Don’t you understand that is exactly how a Loan Shark conducts business?
Lets take a minute and explore other avenues before you make such an idiotic transaction again.
The U.S. Federal Trade Commission’s recommendation is to avoid payday lenders. They recommend these alternatives.
- Contact your local credit union for small loan.
- Ask for payday advance from employer.
- Consider loan from family or friends.
- Use Credit Card advance. Yes even a credit card advance is smarter.
- Request additional time to pay bill from creditors instead of payday loan.
- Look at your options.
- Look into over draft protection on your bank account so if you don’t have enough funds to cover a check you write, the bank will pay the check and you’ll avoid insufficient fund fees and returned check fees.
- Seek credit counseling.
- Have an emergency fund.
Let’s set up the emergency fund so you don’t need that payday loan.
Dave Ramsey says an emergency fund is a must. As a matter of fact it is the first baby step toward a debt free future.
$1,000 Emergency Fund
An emergency fund is for those unexpected events in life that you can’t plan for: the loss of a job, an unexpected pregnancy, a faulty car transmission, and the list goes on and on. It’s not a matter of if these events will happen; it’s simply a matter of when they will happen.
This beginning emergency fund will keep life’s little Murphies from turning into new debt while you work off the old debt. If a real emergency happens, you can handle it with your emergency fund. No more borrowing. It’s time to break the cycle of debt!
Here is another source for building an emergency fund.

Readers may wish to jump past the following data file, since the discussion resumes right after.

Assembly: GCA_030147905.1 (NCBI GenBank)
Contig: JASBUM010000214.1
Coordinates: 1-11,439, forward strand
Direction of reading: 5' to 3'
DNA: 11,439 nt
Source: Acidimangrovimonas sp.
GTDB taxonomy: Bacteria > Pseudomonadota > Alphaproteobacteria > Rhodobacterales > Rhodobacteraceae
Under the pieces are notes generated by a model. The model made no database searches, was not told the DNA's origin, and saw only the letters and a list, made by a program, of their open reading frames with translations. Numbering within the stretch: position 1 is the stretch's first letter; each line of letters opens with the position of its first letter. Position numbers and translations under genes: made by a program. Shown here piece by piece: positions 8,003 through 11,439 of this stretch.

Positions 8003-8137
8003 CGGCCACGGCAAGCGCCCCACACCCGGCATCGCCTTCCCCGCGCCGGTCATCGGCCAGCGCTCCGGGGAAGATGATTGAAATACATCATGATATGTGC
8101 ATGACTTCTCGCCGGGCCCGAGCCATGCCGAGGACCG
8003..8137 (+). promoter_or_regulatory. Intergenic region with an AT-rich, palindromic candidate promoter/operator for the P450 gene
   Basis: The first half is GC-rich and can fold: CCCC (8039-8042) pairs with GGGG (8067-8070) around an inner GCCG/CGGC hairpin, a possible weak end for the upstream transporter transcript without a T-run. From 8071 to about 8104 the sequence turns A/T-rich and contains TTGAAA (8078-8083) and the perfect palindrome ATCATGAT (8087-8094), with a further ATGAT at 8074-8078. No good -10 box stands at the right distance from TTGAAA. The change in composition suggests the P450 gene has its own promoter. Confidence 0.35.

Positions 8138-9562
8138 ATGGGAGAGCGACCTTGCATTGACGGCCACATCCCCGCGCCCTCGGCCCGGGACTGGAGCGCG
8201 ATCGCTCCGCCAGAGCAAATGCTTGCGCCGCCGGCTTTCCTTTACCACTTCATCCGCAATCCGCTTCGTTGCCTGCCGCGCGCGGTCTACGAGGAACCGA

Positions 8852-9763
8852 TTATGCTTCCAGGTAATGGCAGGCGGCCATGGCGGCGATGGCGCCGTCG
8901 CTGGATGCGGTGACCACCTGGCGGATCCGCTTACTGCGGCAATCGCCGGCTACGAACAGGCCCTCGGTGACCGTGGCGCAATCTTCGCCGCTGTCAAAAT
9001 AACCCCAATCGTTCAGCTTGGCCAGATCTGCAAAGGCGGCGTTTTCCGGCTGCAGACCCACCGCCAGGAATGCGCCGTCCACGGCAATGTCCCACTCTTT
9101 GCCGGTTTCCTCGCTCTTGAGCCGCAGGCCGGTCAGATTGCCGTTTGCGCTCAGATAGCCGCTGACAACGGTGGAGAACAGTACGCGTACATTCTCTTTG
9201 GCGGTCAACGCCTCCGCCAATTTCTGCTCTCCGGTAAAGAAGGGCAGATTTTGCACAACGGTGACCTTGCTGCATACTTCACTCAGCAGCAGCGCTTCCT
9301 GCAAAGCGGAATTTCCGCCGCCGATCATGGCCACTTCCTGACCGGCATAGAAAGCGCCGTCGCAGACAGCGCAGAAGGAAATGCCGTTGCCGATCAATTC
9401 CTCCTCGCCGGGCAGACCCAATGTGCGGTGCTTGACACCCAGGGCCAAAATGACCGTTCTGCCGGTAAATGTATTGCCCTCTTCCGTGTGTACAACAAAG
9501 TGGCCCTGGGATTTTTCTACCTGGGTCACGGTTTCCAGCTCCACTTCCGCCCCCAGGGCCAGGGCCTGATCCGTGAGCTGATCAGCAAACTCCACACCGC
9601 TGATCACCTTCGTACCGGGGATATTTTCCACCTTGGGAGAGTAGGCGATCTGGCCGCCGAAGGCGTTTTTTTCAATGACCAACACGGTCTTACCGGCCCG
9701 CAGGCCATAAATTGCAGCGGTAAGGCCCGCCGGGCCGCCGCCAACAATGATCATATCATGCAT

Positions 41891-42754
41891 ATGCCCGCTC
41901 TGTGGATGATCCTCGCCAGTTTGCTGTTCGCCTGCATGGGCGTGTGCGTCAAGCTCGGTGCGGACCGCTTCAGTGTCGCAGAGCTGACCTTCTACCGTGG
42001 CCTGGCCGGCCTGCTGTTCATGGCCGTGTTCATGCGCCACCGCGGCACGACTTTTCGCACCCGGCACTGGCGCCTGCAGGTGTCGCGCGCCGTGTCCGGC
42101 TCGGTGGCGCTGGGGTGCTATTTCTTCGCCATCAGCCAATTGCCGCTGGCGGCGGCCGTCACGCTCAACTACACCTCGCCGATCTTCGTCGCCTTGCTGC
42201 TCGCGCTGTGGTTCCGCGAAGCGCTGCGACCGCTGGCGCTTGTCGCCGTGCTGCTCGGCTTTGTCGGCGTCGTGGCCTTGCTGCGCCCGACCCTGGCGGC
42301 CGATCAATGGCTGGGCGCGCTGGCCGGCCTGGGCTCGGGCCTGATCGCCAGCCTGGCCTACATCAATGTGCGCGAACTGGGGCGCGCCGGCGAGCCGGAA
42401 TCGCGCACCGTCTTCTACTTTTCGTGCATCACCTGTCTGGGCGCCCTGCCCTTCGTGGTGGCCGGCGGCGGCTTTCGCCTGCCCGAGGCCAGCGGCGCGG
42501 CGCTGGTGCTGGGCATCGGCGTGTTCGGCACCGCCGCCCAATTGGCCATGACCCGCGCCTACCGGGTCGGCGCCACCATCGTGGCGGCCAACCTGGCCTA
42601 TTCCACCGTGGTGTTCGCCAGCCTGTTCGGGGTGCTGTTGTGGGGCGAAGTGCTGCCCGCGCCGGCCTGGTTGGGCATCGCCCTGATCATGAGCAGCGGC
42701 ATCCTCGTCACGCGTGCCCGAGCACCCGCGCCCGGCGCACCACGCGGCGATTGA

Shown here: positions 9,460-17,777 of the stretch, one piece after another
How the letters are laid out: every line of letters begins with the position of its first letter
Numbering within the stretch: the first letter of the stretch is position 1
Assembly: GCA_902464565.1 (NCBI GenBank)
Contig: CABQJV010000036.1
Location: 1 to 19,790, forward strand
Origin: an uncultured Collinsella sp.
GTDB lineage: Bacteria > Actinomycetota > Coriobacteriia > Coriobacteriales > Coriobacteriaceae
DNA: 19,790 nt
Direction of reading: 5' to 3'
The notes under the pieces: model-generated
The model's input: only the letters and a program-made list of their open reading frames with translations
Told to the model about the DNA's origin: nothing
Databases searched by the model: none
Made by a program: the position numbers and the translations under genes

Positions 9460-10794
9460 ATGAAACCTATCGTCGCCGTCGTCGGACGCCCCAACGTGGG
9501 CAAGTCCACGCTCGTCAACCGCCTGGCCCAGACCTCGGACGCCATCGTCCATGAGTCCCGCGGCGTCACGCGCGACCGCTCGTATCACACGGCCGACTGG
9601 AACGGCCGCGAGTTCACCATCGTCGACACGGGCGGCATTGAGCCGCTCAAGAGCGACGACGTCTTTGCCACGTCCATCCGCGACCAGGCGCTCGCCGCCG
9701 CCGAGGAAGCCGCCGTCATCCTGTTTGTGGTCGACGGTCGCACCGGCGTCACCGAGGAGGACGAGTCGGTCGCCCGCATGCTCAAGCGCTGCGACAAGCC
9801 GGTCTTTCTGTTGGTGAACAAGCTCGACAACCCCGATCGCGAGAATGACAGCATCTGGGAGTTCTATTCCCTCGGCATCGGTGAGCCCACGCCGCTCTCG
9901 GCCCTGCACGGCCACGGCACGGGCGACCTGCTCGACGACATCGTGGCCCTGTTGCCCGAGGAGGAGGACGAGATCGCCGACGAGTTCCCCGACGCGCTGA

I would also like to take a moment and answer questions 4 and 5. The answer is an overwhelming yes. I actually called on Check into Cash in Cleveland Tennessee, it was one of our largest customers, when I was working for a transportation broker. I am very familiar with the workings of not only the branch offices, and have met many of their branch managers throughout Tennessee. But also the efforts from their home office. Shocked?
Of course those questions were trying to paint me as some sort of yahoo who couldn’t possibly understand the loan shark business. But I can assure you it is not complicated.
But the fact of the matter is, for the past two decades, credit card companies, mortgage brokers, payday lenders, and basically every Bank and Non-Bank entity has been running wild in a regulator free environment. Where the everyday consumer has been taken advantage of. I am stumping for Consumer Protection, and the regulation to protect the little guy.
Bob Corker and his attempt to exempt payday lenders from the same regulation as other non bank entities such as credit card companies, and the Political process behind it, makes me ill. Yet, you anonymously back the status quo, with claims of “don’t tell me what to do” I’m not a wiseguy, I’m telling my representatives who try to give special exemptions to an industry that charges 650% apr to be held accountable. Those payday loan scams should have their interest rates capped just like the credit card companies, and if that forces them out of business, then so be it. But they should have to play by the same rules. Because even if 100% of the payday loan crowd paid their loan on time, and we know that not to be true, it is still legalized loan sharking.
In conclusion, I would like to say if stumping for consumer protection is elitist, then fire up the Bentley Muffy, we’re off to the Hamptons.